“Beagle Bill” passes unanimously in Maryland General Assembly

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Photo by Kiran Kochar McCabe.

SILVER SPRING, Md.– There is still hope for dogs and cats in Maryland, and the “Beagle Bill” might be their savior.

The “Beagle Bill”, officially known as the Humane Adoption of Companion Animals in Research Act, passed unanimously in both sessions of the Maryland General Assembly.

According to a fact sheet from the Maryland-based coalition of animal advocates, Research 2 Rescue, “research dogs and cats are often euthanized at the end of the testing even if they are healthy.”

The “Beagle Bill” bill gives Maryland residents the opportunity to adopt animals once they are no longer needed for medical research. It facilitates relationships between laboratories and non-profit animal rescue organizations.

However, according to its sponsor Del. Ben Kramer, “the amendments completely neutered the bill.”

The bill now only requires certain research facilities using dogs or cats for scientific research purposes to take small steps to provide for the adoption of a certain dog or cat that is no longer needed for research purposes.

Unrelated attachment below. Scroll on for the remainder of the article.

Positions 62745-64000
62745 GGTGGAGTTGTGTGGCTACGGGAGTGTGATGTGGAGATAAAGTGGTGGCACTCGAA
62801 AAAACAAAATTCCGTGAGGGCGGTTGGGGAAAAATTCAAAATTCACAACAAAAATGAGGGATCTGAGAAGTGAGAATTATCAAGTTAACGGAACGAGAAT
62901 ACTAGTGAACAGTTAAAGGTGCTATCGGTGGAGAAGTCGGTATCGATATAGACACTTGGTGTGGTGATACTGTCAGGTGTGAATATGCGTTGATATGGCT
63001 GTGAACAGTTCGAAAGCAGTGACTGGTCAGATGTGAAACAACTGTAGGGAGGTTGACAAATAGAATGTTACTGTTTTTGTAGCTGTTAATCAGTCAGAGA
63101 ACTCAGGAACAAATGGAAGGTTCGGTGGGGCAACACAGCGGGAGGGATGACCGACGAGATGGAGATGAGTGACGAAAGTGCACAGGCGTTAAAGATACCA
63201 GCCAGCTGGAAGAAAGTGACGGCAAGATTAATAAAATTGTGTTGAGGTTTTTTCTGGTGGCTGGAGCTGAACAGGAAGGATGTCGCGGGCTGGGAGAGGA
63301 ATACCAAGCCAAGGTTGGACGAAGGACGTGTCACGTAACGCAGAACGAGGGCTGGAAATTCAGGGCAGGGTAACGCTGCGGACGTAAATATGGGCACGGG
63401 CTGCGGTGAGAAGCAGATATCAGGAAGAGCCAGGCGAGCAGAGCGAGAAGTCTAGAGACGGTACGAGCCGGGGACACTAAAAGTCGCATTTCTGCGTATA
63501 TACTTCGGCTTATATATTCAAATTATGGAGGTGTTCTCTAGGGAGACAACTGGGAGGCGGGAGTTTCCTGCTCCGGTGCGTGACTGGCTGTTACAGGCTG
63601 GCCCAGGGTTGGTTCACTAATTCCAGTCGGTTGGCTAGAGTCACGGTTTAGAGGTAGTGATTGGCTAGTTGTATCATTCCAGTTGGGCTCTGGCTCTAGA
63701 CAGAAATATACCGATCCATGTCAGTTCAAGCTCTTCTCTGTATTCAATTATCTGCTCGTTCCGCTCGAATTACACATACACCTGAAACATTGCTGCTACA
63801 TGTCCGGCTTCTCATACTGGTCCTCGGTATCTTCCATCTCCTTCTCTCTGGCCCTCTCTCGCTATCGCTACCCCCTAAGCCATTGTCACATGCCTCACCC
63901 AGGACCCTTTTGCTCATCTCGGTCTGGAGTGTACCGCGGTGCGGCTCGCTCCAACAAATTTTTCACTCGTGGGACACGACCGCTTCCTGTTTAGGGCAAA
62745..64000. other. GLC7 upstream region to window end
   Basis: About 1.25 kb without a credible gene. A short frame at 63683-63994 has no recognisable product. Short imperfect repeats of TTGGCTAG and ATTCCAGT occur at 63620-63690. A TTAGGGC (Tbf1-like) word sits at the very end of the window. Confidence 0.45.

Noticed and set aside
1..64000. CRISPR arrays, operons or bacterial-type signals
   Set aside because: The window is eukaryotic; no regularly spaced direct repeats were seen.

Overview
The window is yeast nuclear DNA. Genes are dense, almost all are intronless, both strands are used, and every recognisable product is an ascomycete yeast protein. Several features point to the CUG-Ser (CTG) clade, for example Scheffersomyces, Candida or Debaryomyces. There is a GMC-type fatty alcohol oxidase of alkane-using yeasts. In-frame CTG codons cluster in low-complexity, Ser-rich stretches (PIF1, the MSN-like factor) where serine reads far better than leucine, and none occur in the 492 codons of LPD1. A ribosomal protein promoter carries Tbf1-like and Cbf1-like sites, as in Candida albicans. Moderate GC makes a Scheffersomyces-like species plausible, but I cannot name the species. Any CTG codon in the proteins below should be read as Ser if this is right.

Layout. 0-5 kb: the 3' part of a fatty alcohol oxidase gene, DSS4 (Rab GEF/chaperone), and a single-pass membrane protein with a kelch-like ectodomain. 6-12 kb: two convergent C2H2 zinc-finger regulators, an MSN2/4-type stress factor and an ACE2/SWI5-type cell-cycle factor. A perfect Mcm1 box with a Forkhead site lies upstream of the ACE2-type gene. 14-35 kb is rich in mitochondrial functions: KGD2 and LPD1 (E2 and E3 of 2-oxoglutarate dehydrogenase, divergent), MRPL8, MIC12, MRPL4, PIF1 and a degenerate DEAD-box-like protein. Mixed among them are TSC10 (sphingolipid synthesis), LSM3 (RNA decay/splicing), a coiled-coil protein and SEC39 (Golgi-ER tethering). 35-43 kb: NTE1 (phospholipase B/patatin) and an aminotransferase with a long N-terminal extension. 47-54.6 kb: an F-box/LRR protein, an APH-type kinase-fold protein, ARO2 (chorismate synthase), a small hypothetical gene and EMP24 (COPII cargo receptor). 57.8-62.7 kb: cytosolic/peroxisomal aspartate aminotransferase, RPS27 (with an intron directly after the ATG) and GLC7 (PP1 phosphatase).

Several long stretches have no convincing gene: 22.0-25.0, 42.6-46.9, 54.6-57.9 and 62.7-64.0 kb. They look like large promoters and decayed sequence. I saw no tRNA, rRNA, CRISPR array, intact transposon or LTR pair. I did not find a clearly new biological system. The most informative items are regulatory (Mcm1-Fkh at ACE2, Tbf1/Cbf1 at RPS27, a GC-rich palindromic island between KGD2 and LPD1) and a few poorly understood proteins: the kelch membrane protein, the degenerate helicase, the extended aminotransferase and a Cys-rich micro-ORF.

“The Humane Society of the United States applauds the Maryland General Assembly and Governor Hogan for taking action to ensure that dogs and cats no longer used in research have the chance to live in a loving home, an opportunity ever dog and cat deserves,” said Emily Hovermale, an expert from the Humane Society of the United States.

After the amendments were added to the bill in a Maryland Senate committee, it is no longer required for research facilities to report how many animals were used in research each year and how many were put up for adoption.

Even though several amendments were added that took away from the bills original intent, advocates say it’s a good first step towards protecting research animals in Maryland.

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